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US-led coalition won’t partner with Rojava Peshmerga in Syria, coalition says

RAGIP SOYLU @ragipsoylu
WASHINGTON, D.C.
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Smoke rises during clashes between Peshmerga forces and Daesh militants in the town of Bashiqa, east of Mosul, during an operation to attack Daesh militants in Mosul, Iraq, Nov. 7, 2016. (Reuters Photo)
Smoke rises during clashes between Peshmerga forces and Daesh militants in the town of Bashiqa, east of Mosul, during an operation to attack Daesh militants in Mosul, Iraq, Nov. 7, 2016. (Reuters Photo)

The U.S.-led counter-Daesh coalition has no plans to work with the Syrian Kurdish militia, Rojava Peshmerga, in Syria, Daily Sabah learned on Tuesday.

Northern Iraq's Kurdistan Regional Government (KRG)-allied Rojava Peshmerga forces are considered to be the armed wing of the Syrian Kurdish National Council (ENKS), an umbrella group for Kurdish political parties in north Syria, except the PKK terrorist organization's Syrian political wing, the Democratic Union Party (PYD).

The U.S.-led coalition has largely allied itself with the PYD and Syrian Democratic Forces (SDF), which exclude Iraq-based Rojava Peshmerga, a force of 5,000 fighters trained by KRG forces.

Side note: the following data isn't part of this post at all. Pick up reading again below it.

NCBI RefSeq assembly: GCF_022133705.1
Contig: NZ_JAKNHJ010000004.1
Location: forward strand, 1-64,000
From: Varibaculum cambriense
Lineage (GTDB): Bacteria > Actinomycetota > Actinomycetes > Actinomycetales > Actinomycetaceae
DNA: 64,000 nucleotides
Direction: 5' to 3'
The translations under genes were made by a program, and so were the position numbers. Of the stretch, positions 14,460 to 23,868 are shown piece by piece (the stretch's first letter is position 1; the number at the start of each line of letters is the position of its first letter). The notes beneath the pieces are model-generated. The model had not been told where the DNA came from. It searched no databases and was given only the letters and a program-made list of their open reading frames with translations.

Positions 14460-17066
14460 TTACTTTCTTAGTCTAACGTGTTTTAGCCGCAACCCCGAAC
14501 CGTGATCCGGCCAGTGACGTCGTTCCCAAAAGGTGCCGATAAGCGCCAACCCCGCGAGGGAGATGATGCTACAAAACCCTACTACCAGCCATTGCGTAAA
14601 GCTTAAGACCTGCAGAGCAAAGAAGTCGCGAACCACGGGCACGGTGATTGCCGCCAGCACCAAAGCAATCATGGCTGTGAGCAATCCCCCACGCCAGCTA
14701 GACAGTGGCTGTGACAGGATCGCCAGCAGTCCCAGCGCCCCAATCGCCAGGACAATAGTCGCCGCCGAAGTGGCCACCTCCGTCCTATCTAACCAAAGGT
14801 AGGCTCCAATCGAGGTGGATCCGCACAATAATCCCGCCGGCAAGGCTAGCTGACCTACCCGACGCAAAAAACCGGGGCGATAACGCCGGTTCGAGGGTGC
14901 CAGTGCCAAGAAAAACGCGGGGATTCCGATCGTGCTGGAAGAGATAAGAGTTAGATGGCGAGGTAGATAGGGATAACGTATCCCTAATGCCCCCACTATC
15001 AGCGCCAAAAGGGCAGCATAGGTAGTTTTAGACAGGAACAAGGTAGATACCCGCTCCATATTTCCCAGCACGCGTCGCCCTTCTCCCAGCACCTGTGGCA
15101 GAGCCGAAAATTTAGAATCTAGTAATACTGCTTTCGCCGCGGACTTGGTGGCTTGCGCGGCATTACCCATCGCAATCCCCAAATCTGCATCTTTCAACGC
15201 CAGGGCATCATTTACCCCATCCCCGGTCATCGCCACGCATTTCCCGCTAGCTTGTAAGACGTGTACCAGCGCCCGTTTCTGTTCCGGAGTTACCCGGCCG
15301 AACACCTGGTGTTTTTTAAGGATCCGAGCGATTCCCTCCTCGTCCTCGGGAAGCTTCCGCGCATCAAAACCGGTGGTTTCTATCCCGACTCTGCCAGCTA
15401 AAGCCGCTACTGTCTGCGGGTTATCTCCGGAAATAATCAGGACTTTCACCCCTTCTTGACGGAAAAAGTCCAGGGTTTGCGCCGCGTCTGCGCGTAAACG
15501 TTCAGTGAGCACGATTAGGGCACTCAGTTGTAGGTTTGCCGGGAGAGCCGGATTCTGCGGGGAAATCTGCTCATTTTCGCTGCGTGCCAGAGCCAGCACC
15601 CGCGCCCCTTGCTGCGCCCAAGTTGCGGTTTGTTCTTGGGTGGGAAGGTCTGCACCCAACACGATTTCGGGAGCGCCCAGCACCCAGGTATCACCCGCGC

"We do not have any plans to use the Rojava Peshmerga as a partner force in Syria. They were not trained by Coalition forces," Col. John Dorrian, the spokesman of Operation Inherent Resolve, said in an email to Daily Sabah.

Two weeks ago, an ENKS delegation visited Washington, in aims of pointing to the PYD administration's oppression of other Kurdish political groups in northern Syria. One other objective was to ask the U.S. government to allow Rojava Peshmerga forces to join in the anti-Daesh battle in Syria.

Additionally, there were reports in the Turkish and international media suggesting that the U.S. may also prefer to utilize the Rojava Peshmerga forces in the upcoming Raqqa operation to alleviate Turkish concerns over the PYD. This statement also ruled out this option.

Several Washington sources suggested that the U.S. could not include a force competing with the PYD in the battleground, because it would simply undermine the coalition efforts in Raqqa.

The White House is yet to announce its decision on the composition of forces in the upcoming Raqqa operation. However, the recent deployment of U.S. marines accompanying advanced howitzers and aircraft near Raqqa, even though it is said to be a temporary mission, suggest that the Trump administration is likely to go along with the PYD-SDF option on the ground.

Local media said last weekend that over 40 trailer trucks brought humvees, armored vehicles and howitzers to northern Syria through the Iraqi border. An SDF source told Sputnik Turkish that some of the equipment in this coalition shipment are to be used by their fighters.

Denying this, Col. Dorrian said, "The trucks from Iraq resupplied Coalition forces, not the SDF." "All of the equipment we divest is to the Syrian Arab Coalition, which is a part of the Syrian Democratic Forces. We have delivered armored vehicles to the SAC, but not heavy weapons," he said.

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